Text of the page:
Thanks for all the suggestions and commiseration on my diet, y'all. Very helpful. I weighed myself the other day: 110 pounds. That's 2 pounds more than when I ran the Marine Corps Marathon last fall. But I haven't blimped out on all the junk food I've eaten. Thank God.
It's Day 6 sans doughnuts and so far I'm okay. Although I do fantasize about plain glazed in weak moments. Pizza I can live without. It's the no-fries rule that's hard.
Back to the track!: With butterflies in my stomach, I went to my first track workout since last summer. I've only been to a handful of track workouts in my life, and it's a bit intimidating to see dozens of skinny, fast runners flying around the track, or jogging and amiably chatting with each other. Meanwhile, I know hardly anyone and am probably considered a tortoise in this crowd.
Several clubs/training groups meet at a local high school track every Wednesday night. I saw my running club. But I jogged past them and found my new coach's group. It's not that I don't like the folks in my running club. I do.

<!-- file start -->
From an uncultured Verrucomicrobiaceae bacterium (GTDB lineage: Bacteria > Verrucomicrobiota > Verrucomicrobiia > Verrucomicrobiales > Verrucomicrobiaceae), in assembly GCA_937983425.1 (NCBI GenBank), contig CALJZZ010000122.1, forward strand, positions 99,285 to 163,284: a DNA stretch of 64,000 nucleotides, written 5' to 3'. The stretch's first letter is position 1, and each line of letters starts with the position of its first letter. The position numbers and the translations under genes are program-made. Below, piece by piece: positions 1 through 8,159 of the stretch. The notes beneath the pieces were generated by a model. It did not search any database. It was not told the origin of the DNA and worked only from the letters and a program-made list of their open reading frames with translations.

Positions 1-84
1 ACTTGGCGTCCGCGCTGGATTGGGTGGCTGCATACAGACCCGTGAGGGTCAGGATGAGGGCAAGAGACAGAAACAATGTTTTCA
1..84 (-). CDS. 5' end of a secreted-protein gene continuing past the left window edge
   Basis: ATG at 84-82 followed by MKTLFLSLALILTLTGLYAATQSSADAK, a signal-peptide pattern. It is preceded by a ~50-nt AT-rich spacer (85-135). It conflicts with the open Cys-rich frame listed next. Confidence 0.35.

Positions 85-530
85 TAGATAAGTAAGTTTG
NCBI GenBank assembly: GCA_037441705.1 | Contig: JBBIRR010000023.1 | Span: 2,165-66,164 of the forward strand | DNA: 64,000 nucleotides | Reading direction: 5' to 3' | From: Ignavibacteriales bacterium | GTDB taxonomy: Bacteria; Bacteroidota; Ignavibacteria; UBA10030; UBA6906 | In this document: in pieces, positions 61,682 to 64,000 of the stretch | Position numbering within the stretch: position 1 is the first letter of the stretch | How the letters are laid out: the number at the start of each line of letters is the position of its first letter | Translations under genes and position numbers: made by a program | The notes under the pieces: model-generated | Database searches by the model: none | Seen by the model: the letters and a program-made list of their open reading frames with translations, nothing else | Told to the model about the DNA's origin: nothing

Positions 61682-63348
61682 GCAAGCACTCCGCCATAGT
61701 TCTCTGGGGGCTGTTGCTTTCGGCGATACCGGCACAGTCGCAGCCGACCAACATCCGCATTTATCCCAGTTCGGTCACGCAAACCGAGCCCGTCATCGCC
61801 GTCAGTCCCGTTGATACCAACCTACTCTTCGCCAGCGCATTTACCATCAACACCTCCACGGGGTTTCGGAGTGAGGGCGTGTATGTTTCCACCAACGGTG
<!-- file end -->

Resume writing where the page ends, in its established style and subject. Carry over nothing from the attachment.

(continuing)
But they are quite cliquish. And if you're not one of the cool kids, they won't talk to you unless you initiate conversation. And after awhile, one gets tired of doing that.
Coach George warmly welcomed me. There were only about eight our group tonight, and we got divided into two sub-groups. I got slotted with several track newbies. It was a fairly light track workout, especially since I and a couple of other runners will be racing the National Half-Marathon this Saturday.
We did a cut-down drill, with one lap of jog recovery in between reps. We were told to run "comfortably hard" but not all out: 1 X 1600, 1 X 1200, 1 X 800, 1 X 400.
Somehow, even though the four folks in my sub-group were supposed to take turns leading our pack, I was the pace bunny. For all of the reps. Sigh. What is that about?!
My times: I ran the 1600 (1 mile) in 7:15. The 1200 in 5:25. The 800 in 3:32. The 400 around 1:28 (forgot to set my stop watch).
I felt good, even relaxed. It helped that Coach cheered me on as I completed each rep. "Good job!" he'd say as I strode past him.
I even felt energized at the end of the workout. I used to fear the track. Now I look forward to it.